Tencent Release Their Game Store Outside Of China as WeGame X

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Tencent Release Their Game Store Outside Of China as WeGame X

April 8, 2019

By: William Worrall

 
 

Chinese mega-conglomerate Tencent, who owns a 40% share in Epic Games, have released their own game store outside of China for the first time with surprisingly little fanfare.

The store is known as WeGame in its native China but goes by WeGame X for international audiences and has a downloadable client available now for early access. The service also requires your phone number and can only be used by those over 18 years of age.  WeGame X currently only has around 17 games available, nearly half of which are indie games, and all of which are produced by Chinese game developers. The release of the client seems to be similar to a soft launch used in the release of many mobile games and apps, with a release to a very limited audience.

It is quite unusual for Tencent to do anything so secretly, with almost no advertising or publicizing going on. It is possible that the main reason for this is that the store doesn't really hold that much to offer yet, with such a small game library available. It seems like Tencent may just be using the international version of their store to test the waters of global digital distribution. It isn't expected that WeGame X will have any relationship or impact on the Epic Games Store, but it is possible given the companies ties that they may work something out.

Though Tencent's store seems to primarily be focusing on localizing several Chinese titles and bringing Chinese games overseas, so far, they also have mentions of partnerships with Deep Silver, Larian, and Hello Games. Of the Chinese games currently on WeGame X, My Time at Portia and Icey are the most well known internationally.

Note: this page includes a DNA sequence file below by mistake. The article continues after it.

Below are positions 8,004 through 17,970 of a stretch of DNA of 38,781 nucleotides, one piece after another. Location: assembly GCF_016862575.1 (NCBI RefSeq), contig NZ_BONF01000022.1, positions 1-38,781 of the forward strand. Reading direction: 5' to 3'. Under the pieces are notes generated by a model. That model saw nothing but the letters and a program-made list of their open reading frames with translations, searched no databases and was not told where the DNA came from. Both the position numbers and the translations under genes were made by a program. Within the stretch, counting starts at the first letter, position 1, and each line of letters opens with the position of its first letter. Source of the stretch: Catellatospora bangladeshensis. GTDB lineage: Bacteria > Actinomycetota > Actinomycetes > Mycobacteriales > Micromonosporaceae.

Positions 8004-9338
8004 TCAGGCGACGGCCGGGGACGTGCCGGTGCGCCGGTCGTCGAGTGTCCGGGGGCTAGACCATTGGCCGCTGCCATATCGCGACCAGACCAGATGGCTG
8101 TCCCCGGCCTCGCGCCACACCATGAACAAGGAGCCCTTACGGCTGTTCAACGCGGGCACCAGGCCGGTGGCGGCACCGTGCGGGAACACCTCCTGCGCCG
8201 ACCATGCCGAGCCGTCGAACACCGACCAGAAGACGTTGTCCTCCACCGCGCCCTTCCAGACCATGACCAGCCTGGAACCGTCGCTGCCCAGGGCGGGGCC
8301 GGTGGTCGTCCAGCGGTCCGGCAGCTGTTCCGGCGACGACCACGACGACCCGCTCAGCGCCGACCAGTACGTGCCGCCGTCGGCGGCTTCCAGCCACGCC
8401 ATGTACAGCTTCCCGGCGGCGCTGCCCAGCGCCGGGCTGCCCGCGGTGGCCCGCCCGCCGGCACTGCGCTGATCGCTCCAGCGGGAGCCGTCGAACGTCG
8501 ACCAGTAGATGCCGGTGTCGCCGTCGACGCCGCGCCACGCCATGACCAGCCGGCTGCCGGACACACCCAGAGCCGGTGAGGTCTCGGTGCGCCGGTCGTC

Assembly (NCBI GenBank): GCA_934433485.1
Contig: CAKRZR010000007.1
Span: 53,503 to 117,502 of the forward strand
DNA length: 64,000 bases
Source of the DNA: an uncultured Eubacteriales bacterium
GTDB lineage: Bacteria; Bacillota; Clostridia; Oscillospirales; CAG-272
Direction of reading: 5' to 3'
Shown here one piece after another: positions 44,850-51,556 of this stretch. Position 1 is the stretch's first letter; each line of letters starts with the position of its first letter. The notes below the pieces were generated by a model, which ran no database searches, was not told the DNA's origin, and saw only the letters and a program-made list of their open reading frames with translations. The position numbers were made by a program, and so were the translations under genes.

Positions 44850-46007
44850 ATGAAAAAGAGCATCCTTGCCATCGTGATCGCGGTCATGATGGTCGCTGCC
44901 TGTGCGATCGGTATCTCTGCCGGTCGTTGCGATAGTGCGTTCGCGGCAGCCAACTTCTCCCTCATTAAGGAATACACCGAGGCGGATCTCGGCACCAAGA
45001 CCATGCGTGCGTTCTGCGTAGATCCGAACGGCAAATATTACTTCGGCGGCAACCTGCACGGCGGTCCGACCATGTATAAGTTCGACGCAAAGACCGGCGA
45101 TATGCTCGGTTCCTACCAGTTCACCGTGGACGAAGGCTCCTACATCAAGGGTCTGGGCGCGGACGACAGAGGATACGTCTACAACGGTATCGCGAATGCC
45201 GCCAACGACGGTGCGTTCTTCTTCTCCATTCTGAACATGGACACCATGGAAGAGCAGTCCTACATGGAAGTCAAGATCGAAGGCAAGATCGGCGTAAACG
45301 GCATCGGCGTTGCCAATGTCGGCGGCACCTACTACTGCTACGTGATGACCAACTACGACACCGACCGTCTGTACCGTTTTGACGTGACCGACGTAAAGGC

Tencent has been attempting to strengthen their foothold in the games industry recently, with the announcement of their own game streaming service, but they're still not trusted by gamers at large. Epic themselves where accused of collecting user data and sending it to the Chinese tech giant despite majority owner Tim Sweeney denying the claims, and investigations showing no sign of it. Other security concerns have arisen around data collection and the need for Tencent to abide by the laws of Hong Kong and the Peoples Republic of China which require access to sensitive information.

What do you think about WeGame X? Do you think that Tencent will try to compete or work with the Epic Store? Let us know in the comments down below. 

Will wearing an Odd Future shirt.
Staff Writer

I'm Will and I'm a UK-based writer who went to film school before realizing writing was more fun than film-making. I've written for a number of gaming sites over the past few years of my writing career, including Cliqist, Gaming Respawn, and TechRaptor. I also produce videos for my own channel (Mupple) as well as Cliqists popular YouTube channel. I've covered industry events such as EGX and am hoping to break into narrative game writing in the future.

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